Diabetes is becoming a global epidemic, and big pharma is lining up for the revenues. Merck (NYSE:MRK) isn't the first name that comes to mind for blockbuster diabetes drugs, but it has churned out two success stories already and is lining up a third from the same medicinal class. Will this be enough to patch up recent losses?
Merck sales took a tremendous hit this past summer when the asthma treatment Singulair fell off the patent cliff. The company's diabetes franchise of Januvia and Janumet offers some stability, with more than $1.4 billion in revenue last quarter and $4.7 billion in 2011. But those drugs have patents, too, and the clock is ticking for a new diabetes treatment.
Could the pipeline project MK-3102 fill the Singulair void and cement Merck's status in the diabetes market?
MK-3102, which is a DPP-4 inhibitor, is able to increase the body's insulin production by blocking an enzyme. Drugs in this class are favored for their ability to safely combine with other diabetes treatments without triggering hypoglycemia. In September, Merck published phase 2b results for MK-3102 that showed efficacy and safety nearly even with Januvia. Janumet is more effective for some patients, since it's a combination of Januvia and metformin, but MK-3102 is convenient with a once-weekly dosage.
Once-daily dosage is the standard for current oral diabetic medications, including Januvia and Janumet. Injection treatments have moved into once-weekly territory with Bristol-Myers Squibb's (NYSE:BMY) Bydureon, but fellow Fool contributor Brian Orelli notes that injections won't be the main competitors for MK-3102. Most type 2 diabetes patients start out on pills, progressing to injections only if the pills alone aren't able to manage the condition.
MK-3102 will have competition if it's approved. Januvia and Janumet have been successfully holding off their DPP-4 counterparts from Bristol-Myers Squibb and AstraZeneca (NASDAQ:AZN). Those drugs -- Onglyza and its combination version, Kombiglyze -- only brought in $473 million last year. Takeda Pharmaceuticals has two DPP-4 drugs in late-stage development, but its lead candidate was denied by the FDA last spring. The secondary candidate is in phase 3, and its once-weekly dosage makes it a stronger competitor for Merck.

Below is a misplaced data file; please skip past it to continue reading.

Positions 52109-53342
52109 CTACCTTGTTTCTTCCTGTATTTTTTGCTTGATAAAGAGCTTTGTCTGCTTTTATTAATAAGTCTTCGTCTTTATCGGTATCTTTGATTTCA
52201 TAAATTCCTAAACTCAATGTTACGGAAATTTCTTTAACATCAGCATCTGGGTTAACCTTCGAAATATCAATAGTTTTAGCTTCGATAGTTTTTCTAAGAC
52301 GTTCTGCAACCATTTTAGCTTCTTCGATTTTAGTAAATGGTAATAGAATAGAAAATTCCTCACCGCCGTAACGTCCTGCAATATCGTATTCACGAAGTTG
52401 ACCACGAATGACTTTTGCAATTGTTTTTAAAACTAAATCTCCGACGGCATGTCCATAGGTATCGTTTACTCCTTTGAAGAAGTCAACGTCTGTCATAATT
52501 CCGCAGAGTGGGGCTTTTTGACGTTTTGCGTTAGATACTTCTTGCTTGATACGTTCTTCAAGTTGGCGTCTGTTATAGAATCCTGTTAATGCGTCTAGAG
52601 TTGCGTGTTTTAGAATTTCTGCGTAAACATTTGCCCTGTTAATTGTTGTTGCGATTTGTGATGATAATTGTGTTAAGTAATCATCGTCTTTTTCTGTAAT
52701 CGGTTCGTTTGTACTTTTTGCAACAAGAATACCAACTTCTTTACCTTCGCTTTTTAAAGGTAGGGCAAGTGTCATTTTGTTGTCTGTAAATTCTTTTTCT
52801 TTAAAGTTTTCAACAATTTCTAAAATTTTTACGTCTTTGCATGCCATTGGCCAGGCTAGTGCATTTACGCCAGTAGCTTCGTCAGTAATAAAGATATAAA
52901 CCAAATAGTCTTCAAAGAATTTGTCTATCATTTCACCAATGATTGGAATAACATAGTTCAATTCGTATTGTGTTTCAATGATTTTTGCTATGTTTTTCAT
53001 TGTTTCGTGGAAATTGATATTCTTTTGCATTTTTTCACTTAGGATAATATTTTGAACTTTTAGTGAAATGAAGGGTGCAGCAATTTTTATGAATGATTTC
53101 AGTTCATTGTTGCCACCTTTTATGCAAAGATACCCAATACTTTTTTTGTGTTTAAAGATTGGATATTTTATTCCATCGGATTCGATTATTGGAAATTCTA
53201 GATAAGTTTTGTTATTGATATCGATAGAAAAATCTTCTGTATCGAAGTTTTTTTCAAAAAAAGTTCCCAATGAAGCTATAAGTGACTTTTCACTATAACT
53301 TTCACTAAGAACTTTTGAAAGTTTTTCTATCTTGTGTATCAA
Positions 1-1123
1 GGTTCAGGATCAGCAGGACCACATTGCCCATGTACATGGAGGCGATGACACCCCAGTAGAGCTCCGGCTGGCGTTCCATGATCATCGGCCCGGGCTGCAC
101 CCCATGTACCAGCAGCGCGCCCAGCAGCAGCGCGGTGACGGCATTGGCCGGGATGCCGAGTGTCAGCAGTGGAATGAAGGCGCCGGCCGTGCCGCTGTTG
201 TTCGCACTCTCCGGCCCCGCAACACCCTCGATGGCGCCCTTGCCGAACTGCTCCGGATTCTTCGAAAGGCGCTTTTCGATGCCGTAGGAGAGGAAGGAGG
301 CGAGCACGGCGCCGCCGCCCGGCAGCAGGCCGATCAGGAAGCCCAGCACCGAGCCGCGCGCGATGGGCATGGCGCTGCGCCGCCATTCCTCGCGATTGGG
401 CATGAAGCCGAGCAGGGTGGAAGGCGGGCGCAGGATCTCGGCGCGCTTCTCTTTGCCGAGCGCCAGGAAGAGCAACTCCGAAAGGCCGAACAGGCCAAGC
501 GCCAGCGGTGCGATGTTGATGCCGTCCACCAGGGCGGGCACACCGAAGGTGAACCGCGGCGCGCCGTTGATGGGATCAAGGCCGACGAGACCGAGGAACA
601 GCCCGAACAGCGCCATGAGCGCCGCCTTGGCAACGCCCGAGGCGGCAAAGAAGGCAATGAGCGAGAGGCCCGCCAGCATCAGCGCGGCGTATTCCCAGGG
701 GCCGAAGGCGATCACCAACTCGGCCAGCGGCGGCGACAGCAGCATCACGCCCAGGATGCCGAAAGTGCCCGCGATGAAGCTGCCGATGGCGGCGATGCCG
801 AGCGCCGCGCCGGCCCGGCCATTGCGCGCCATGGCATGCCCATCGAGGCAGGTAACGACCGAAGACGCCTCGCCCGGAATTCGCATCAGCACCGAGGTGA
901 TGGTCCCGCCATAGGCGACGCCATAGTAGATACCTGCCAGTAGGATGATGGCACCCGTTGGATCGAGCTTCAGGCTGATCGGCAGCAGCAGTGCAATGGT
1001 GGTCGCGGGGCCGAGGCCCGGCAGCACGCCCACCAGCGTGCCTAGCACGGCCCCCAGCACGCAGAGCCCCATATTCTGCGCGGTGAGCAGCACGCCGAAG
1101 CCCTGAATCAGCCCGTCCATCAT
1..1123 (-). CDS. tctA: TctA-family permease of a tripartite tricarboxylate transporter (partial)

The real worry for MK-3102 is a rising new class. DPP-4 inhibitors are one of many types of treatments that act by regulating the body's insulin production in some way, making it harder to safely and successfully pair these drugs with insulin shots. But new SGLT-2 medications reroute glucose into the urine and out of the body, making it easier for the existing insulin to do its job. This new class is led by Bristol-Myers Squibb and AstraZeneca, with a lead drug already approved in Europe but hung up in the domestic regulatory process.
Ultimately, the pursuit of MK-3102 is an interesting choice for a next move in the diabetes realm. Merck, a well-respected Dow component, is facing down competition with a near-repeat of a previous drug. The company is likely pursuing this path to avoid a Januvia patent cliff drop the size of Singulair's. The patent expiration won't come until 2017, but MK-3102 still has a long journey ahead. Phase 3 trials can take three years to complete. The results of that trial will be passed to the FDA to begin the lengthy approval process.
Foolish bottom line
It could be a few years before MK-3102 hits the market, and approval isn't guaranteed. The FDA has cracked down on diabetes drug approvals since Avandia was linked to heart attack risks in 2008. Merck's documentation for the NDA must include evidence of cardiovascular safety.
Merck investors should keep their short-term focus on Januvia and Janumet revenues. The dynamic duo have displayed explosive year-over-year growth in recent quarters, but that pattern could waver in the near future. The pack of SGLT2 drugs are rising toward market, and may prove popular enough to erode the position of DPP-4 inhibitors.